islmischer Geschichtüberlieferung, Teil 1: Themen und Formen (Bonn: Selbtsverlag des Orien- talischen Seminars der Unviersität Bonn, 1973), pp. 71-4.

Al-Ja>mi‘ah, Vol. 48, No. 1, 2010 M/1431 H 167

Al Makin

Now we are dealing with the centrality of the Qur’a>n. Numerous texts from early and later Muslim literature (i’ja>z literature) have defended the miracle of the Qur’a>n, which is seen as unmatched in terms of rhetoric, language, wordings, structure, and content. According to this doctrine, nobody can produce writings whose quality is equal to that of the Qur’a>n, much less surpass it. 12 According to the doctrine of sarfa, formulated and supported by many Mu’tazilite thinkers such as Abu Hudhayl, al-Naz} z} a>m, and al-Ja>h} iz} , God has taken away—or at least weakened—man’s ability to rival the Qur’a>n.

Thus, the sole prophethood of Muh} ammad, the superiority of the Qur’a>n, and the religion of Islam has dominated the narration. Other prophets, other qur’a>ns/readings (what I call qur’a>n here refers to any other oral traditions, borrowing Richard Bell’s explanation), 13 and other cults are overlooked. Indeed, I would like to submit to you now that there was more than one prophet, one qur’a>n, one mosque, and one h} ani>f movements during the emergence of Islam.

2. The Finality of Muh} ammad’s Prophethood (Kha>tam)

According to the doctrine of kha>tam , Muh} ammad is the final prophet, and no prophet comes after him. He sealed all pervious prophets. This argument is developed in the dala>’il (proofs of prophethood) literature. However, upon my reading of many collections of h} adi>th e.g. Ibn Hanbal, Bukha>ri>, Muslim, Abu> Da>wu>d, Nasa>’i>, Darimi> and later h} adi>th collections such as e.g. Ibn Kathi>r—kha>tam does not necessarily refer to the finality of the prophet Muh} ammad. Rather kha>tam refers to: 1)

a brick in a building; 2) physical sign/birthmark; 3) stamp/ring. Kha>tam related to finality is found in the traditions, which likely circulated later, with the motifs of 4) miracle; 5) fitna; and 6) end of days motif/shafa>’a/ intermediation in the day of judgment:

12 Matthias Radscheit, Die koranische Herausforderung: Die tah}addi<e-Verse im Rahmen der Polemikpassagen des Korans (Berlin: Klaus Schwarz Verlag, 1996); Issa J. Boullata, “The

Rhetorical Interpretation of the Qur’a>n: I‘ja>z and Related Topics,” in ed. A. Rippin, Ap- proaches to the History of the Interpretation of the Qur’a>n (Oxford: Clarendon Press, 1988).

13 Richard Bell, A Commentary on the Qur’a>n, ed. Edmund Bosworth and M.E.J. Richardson (Manchester: Manchester University Press, 1991) vol. 2, p. 329.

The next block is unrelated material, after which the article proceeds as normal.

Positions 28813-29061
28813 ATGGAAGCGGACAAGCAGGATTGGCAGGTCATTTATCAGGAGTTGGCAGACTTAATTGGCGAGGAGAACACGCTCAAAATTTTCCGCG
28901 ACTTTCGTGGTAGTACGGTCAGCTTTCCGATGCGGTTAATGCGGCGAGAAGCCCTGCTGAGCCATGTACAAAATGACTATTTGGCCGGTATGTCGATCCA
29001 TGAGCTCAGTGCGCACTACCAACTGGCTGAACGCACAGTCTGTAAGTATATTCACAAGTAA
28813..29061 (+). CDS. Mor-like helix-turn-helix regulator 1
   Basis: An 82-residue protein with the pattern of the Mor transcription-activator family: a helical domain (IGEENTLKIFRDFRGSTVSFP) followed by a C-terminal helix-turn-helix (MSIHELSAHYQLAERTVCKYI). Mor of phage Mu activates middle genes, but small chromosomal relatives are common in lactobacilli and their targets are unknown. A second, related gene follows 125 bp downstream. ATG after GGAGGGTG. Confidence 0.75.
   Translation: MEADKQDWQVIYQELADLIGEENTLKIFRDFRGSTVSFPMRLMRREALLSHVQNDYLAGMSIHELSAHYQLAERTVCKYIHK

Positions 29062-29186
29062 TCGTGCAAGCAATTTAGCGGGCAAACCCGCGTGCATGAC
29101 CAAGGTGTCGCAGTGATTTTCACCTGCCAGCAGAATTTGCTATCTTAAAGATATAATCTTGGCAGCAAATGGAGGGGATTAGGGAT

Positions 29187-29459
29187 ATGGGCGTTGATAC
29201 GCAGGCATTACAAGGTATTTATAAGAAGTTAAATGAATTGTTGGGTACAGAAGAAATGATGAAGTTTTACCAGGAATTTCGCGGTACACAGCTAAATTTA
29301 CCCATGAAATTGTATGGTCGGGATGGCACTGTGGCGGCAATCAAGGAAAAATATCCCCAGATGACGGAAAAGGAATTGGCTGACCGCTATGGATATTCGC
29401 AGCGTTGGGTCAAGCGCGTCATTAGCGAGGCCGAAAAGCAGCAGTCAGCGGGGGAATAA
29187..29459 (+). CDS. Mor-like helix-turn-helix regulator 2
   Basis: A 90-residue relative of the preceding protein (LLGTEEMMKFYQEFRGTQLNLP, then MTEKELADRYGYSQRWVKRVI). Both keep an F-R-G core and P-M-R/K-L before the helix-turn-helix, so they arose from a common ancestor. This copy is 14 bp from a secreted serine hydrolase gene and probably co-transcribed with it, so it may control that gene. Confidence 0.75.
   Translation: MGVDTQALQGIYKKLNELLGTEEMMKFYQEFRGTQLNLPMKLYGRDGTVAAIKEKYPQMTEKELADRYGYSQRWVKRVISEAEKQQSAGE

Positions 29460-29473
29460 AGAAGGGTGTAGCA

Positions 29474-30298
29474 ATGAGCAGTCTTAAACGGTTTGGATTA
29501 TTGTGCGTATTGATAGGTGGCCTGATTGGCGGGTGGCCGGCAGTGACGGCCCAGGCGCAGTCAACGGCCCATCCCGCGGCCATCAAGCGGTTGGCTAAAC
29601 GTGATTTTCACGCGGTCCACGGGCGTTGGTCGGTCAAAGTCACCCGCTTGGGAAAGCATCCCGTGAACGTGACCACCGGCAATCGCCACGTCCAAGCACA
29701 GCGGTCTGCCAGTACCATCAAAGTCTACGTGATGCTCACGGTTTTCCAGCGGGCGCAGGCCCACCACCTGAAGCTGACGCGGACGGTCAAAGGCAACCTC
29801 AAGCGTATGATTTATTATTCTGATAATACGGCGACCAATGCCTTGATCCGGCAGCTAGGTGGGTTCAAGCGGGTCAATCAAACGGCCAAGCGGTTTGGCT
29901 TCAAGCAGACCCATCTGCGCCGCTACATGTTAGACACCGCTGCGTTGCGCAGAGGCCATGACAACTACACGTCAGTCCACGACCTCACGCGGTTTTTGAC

168 Al-Ja>mi‘ah, Vol. 48, No. 1, 2010 M/1431 H

Re-thinking Other Claimants to Prophethood In the Musnad of Ibn H{ anbal 14 the images of all prophets are

described as a building (bunya>n), where Muh} ammad’s position is that of

a cornerstone (fa ana tilk labinah). See also the collection of Muslim in kitab Fad} a>’il and that of Tirmidhi> in kita>b Mana>qib. In the same work, 15 kha>tam is also meant to be the Prophet’s birth mark, located on his back (z} ahr), which Abu> Zayd, his companion, accidently touched. His fingers felt the kha>tam al-nubuwwa, which was surrounded by the hairs between the shoulders (sha’ra>‘ bayn katafayh). See also Bukha>ri> in kita>b adab, wud} u, marda>, Tirmidhi> in kitab mana>qib.

Abu> Da>wu>d in his Sunan, k. kha>tam 16 reports that the Prophet sent some letters to foreigners and made a kha>tam (stamp) from fid} d} a

(silver), engraved with the words: Muh} ammad rasu>l Alla>h. This kha>tam was inherited by Abu> Bakr, ‘Umar, and ‘Uthma>n.

The meaning of kha>tam, from the very beginning, does not necessarily refer to the finality of prophethood. 17 But, it refers to a

physical sign, stamp, seal, etc. The meaning of kha>tam as finality of prophethood, came into circulation later, when there were civil wars, perhaps wars between A>‘isha and ‘Ali>, ‘Ali> and Mu‘a>wiya, Zubayr and Marwan, ‘Umayya and ‘Abba>siya. The emergence of false prophets has to

be related to the story of civil disturbance in the early Muslim community, where dynasty comes after dynasty, caliph after caliph, ‘a>mir after ‘a>mir, revolt after revolt. The kha>tam doctrine referring to finality must have arisen in this context. During these disturbances some rebel leaders claimed to be prophets, such as al-Mukhta>r, whom his adversaries accused of being a false prophet and liar, as no prophet came after Muh} ammad.

I have examined the isna>d (the chain of transmission) of many kha>tam traditions. The most reliable among them, in terms of the strands of sanad, is the physical sign (birthmark), followed by the brick building.

14 Ah}mad ibn H{anbal, Musnad (Beirut: Da>r S}a>dir, n.d.) vol. 2, p. 398. 15 Ibid., vol. 5, p. 77. 16 Sunan (Liechtenstein: Thesaurus Islamicus Foundation, 2000) k. kha>tam vol.

2, p. 701. 17 See e.g. Yohanan Friedmann, “Finality of Prophecy in Sunni Islam”, Jerusalem